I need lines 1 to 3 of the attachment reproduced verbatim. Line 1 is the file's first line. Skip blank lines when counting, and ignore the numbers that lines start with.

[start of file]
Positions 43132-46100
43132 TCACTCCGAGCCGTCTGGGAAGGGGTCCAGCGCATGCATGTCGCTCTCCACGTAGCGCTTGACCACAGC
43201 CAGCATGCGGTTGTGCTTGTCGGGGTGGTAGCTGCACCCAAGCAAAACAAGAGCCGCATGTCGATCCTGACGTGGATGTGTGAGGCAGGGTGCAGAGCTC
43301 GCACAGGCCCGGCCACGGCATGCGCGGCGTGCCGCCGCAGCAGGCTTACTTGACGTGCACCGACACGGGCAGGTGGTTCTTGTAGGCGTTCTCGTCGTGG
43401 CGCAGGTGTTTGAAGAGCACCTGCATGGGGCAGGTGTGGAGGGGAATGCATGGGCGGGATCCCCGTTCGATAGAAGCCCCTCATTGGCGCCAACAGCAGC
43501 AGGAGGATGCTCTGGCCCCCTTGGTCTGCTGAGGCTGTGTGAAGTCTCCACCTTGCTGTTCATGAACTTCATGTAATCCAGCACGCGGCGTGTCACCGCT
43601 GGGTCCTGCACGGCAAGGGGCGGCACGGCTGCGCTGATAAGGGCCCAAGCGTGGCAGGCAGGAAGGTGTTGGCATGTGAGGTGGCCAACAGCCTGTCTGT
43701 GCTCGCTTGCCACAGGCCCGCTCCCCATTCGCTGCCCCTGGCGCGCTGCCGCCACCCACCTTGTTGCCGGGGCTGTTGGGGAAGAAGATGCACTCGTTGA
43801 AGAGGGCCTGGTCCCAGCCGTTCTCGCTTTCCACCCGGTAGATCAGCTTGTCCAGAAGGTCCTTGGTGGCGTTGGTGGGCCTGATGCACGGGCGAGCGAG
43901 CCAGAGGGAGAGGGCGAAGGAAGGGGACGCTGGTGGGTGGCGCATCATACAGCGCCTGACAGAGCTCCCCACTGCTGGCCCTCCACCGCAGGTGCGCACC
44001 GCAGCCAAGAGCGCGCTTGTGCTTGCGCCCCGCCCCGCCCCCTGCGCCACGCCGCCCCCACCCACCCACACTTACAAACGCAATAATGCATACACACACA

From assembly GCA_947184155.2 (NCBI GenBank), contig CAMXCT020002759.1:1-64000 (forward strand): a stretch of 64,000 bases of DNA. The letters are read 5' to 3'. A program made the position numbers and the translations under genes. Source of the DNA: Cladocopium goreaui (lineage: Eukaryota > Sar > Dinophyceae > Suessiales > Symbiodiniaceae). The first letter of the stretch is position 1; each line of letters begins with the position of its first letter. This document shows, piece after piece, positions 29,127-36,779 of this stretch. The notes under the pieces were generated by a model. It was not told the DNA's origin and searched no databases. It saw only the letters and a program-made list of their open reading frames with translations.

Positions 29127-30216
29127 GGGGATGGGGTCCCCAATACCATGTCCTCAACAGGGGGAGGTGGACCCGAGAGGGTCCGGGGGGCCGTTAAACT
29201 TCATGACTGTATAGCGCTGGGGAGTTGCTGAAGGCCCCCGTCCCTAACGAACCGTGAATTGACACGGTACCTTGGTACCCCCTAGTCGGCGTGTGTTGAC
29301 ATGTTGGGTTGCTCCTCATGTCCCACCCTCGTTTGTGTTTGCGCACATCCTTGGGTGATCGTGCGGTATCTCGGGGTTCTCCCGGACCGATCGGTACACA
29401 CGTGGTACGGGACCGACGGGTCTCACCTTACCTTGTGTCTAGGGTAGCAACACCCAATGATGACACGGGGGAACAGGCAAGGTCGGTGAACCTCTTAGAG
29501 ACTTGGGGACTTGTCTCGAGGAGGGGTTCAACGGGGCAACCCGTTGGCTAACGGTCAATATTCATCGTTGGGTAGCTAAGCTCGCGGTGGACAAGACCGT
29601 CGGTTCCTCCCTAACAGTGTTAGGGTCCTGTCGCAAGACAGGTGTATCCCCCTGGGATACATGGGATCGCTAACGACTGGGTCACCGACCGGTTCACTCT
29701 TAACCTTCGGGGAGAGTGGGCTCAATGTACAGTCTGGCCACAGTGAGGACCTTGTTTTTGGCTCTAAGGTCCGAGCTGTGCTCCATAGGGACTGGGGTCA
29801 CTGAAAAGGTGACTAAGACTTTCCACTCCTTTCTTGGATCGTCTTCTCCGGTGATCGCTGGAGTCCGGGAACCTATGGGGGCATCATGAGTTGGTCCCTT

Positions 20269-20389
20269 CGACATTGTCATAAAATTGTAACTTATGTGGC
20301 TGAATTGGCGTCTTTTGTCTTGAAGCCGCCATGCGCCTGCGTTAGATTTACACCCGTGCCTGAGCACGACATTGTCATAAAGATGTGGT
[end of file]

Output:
Positions 43132-46100
43132 TCACTCCGAGCCGTCTGGGAAGGGGTCCAGCGCATGCATGTCGCTCTCCACGTAGCGCTTGACCACAGC
43201 CAGCATGCGGTTGTGCTTGTCGGGGTGGTAGCTGCACCCAAGCAAAACAAGAGCCGCATGTCGATCCTGACGTGGATGTGTGAGGCAGGGTGCAGAGCTC